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Shortage of Migraine Drug DHE-45

DHE-45 (dihydroergotamine mesylate), an injectable migraine abortive, is currently in short supply and is on back order at all three labs who make the drug. It looks like the soonest the drug will be available is the end of February, though two of the three manufacturers have given no estimate of it’s return.

Migraine Medications — DHE 45 Injection Shortage from Ellen Schankenberg gives all the details.

If you rely on DHE, call your pharmacy to see if you can scoop up what remains in stock and contact your doctor for alternative medications. Migranal, the nasal spray of dihydroergotamine mesylate, may be an effective alternative.

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Migraine Remains After Migranal-Induced Nausea

A killer migraine knocked me down yesterday. I gave myself over to Migranal, the abortive that my headache specialist recommended last week. It reduced my head pain, but magnified the nausea tenfold. This is a common side effect. I just didn’t expect it to happen to me.

The migraine worsened in the night and was unbearable by 6 a.m. Advil, my old standby that has been useless in the last month, reduced the pain a bit. Attending my morning yoga class was an impossibility, so I turned off the alarm and slept until 10:30.

I still feel awful and am more nauseated than usual. I’ll be spending the rest of the day on the couch.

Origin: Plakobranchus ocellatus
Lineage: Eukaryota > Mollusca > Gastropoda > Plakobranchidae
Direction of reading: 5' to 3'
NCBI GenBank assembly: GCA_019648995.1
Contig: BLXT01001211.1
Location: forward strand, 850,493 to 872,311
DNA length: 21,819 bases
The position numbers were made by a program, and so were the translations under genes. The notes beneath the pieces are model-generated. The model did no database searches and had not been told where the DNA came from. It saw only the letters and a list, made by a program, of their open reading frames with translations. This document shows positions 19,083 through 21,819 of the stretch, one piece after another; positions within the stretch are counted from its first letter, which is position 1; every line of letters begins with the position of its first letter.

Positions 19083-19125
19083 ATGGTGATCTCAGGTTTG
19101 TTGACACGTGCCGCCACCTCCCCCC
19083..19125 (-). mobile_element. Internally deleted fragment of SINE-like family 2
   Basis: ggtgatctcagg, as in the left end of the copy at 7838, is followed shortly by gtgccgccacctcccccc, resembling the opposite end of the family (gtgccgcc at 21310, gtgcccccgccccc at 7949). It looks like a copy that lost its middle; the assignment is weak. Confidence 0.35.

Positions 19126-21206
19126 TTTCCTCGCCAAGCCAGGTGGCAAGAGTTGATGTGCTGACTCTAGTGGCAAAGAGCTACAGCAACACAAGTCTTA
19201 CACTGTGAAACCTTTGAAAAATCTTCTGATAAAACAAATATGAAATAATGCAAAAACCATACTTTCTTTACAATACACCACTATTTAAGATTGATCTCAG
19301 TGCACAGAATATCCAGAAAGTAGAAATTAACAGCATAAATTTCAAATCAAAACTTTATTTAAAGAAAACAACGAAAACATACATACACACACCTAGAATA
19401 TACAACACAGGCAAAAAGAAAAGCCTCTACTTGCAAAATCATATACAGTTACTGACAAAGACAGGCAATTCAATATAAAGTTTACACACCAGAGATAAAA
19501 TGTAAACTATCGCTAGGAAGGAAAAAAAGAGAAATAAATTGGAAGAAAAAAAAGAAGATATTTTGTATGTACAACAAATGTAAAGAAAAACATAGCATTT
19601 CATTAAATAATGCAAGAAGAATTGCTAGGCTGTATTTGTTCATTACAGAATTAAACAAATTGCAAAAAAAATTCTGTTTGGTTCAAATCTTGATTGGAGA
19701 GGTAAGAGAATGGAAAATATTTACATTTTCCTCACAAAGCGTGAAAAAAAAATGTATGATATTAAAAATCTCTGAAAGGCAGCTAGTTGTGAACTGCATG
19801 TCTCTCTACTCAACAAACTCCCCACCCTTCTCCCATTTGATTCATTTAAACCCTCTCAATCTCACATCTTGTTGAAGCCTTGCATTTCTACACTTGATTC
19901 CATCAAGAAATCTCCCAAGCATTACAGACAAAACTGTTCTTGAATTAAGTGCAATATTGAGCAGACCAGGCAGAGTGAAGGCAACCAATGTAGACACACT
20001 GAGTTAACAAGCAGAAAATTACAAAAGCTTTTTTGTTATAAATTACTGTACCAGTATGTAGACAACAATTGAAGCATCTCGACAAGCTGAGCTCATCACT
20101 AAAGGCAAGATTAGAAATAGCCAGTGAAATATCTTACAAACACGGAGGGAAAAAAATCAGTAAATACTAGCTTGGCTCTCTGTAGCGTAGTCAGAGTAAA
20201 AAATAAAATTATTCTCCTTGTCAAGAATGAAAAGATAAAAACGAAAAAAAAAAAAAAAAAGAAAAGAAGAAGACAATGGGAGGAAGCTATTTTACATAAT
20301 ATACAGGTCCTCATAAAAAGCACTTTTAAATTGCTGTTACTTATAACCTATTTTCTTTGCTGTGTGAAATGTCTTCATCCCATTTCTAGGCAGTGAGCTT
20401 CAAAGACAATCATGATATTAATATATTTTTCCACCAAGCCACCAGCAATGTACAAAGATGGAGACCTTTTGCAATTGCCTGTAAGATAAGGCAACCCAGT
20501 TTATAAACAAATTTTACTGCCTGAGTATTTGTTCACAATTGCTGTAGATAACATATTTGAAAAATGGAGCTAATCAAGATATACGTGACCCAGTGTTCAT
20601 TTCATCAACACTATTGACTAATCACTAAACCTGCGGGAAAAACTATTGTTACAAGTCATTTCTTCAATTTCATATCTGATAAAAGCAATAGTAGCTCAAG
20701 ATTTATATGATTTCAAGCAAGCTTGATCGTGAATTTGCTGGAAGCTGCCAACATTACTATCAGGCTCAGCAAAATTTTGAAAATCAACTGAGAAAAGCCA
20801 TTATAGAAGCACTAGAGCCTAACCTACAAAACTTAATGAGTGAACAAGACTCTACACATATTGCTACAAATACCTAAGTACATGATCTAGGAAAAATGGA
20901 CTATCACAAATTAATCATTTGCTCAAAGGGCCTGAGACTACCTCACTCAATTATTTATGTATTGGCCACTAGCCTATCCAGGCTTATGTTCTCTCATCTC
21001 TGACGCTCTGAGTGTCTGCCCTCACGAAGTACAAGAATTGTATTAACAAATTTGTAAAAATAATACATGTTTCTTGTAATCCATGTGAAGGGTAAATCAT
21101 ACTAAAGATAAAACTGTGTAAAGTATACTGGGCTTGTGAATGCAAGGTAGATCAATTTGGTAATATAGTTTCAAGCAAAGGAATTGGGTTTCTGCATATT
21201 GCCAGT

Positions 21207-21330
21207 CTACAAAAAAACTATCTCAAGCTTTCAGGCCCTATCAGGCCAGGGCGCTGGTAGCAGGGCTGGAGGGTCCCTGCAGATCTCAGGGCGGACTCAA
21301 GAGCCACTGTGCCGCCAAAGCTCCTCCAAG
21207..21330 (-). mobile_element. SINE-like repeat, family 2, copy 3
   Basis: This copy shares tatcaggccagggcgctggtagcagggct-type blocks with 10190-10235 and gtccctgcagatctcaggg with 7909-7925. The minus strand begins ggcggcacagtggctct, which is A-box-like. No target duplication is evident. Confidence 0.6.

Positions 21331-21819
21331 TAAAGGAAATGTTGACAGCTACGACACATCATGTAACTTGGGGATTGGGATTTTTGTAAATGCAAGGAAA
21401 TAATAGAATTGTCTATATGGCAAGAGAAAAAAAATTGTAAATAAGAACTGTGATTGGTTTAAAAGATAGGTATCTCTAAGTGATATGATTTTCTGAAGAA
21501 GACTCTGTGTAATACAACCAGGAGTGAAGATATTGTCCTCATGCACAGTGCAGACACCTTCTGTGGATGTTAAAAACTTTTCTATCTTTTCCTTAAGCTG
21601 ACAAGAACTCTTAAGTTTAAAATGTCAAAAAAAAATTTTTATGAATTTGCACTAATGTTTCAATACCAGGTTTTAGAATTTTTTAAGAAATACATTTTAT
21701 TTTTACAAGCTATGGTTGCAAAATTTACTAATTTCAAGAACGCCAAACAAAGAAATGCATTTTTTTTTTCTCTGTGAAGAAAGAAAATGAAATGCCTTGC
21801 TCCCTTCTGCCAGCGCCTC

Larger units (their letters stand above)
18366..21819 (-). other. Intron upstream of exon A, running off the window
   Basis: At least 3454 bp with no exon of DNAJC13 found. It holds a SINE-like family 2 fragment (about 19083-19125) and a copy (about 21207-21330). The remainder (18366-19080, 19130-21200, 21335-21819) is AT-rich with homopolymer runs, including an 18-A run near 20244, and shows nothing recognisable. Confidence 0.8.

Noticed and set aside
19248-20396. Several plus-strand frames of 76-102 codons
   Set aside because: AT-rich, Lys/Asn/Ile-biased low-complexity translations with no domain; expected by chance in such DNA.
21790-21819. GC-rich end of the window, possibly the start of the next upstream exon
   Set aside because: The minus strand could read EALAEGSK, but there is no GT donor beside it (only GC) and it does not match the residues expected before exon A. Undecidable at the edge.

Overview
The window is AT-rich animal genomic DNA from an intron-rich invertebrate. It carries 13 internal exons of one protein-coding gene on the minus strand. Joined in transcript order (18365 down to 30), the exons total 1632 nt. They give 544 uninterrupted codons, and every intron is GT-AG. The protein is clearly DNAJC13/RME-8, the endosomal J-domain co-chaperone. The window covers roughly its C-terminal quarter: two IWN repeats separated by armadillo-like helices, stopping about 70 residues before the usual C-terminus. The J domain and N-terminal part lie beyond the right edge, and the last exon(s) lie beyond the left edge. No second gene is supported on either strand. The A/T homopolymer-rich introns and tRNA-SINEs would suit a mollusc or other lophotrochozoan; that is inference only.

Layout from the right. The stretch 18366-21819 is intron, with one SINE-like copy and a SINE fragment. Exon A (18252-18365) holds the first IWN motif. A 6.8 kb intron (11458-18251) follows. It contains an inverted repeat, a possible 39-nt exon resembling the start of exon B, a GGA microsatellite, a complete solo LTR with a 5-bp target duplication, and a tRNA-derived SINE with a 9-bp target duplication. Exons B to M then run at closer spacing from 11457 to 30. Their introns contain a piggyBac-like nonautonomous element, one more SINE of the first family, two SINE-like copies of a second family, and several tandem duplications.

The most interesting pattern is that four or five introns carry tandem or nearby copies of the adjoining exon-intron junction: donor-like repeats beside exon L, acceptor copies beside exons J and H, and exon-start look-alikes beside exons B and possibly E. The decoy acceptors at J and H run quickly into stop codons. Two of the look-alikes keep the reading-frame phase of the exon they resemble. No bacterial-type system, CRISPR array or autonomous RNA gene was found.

Researching Migranal for this post, I found some studies have shown it decreases nausea. Migranal is the nasal spray of dihydroergotamine (DHE). Maybe the side effect is more of an issue with the injectable form of DHE. Anyone know?

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A Visit to My Headache Specialist: Migranal, Seroquel, Biofeedback & Headache Management

Another visit to my headache specialist, another round of medications and therapies. This is the first time I don’t have any anticipatory excitement that one (or some) will help. It’s not that I don’t think there’s a chance, I’m just too tired to get caught up in what ifs.

The prescriptions I left with are for Migranal, an abortive, and Seroquel, a preventive. I’ve never tried Migranal as on-the-spot abortive. I did use it when a three-week intensive treatment of injectable DHE caused muscle pain. (DHE and Migranal are essentially the same drug, just in different delivery forms.) That three-week treatment was cut short after I failed to respond even the tiniest bit.

Seroquel has been on my mind since reading this success story. I know what works for one person doesn’t always work for another, but I needed to ask. Since I’ve tried multiple meds in all the classes of drugs used for headache with no success, my doctor and I decided it was worth a shot. It can be sedating, but I have to wonder if being sedated with less headache would be better than the exhaustion that accompanies a migraine. (I need to read the full side effect profile before I fill the prescription.)

Biofeedback and headache management therapy are the other two treatments I’m going to try. That’s right, I have never tried biofeedback. I feel like an impostor writing a headache blog without trying it. I’ll be able to shed my shame soon.

Even though I don’t really know what it is, headache management is what I’m most excited about. Apparently I will learn tricks to help when I have a bad headache, like massage and neck exercises.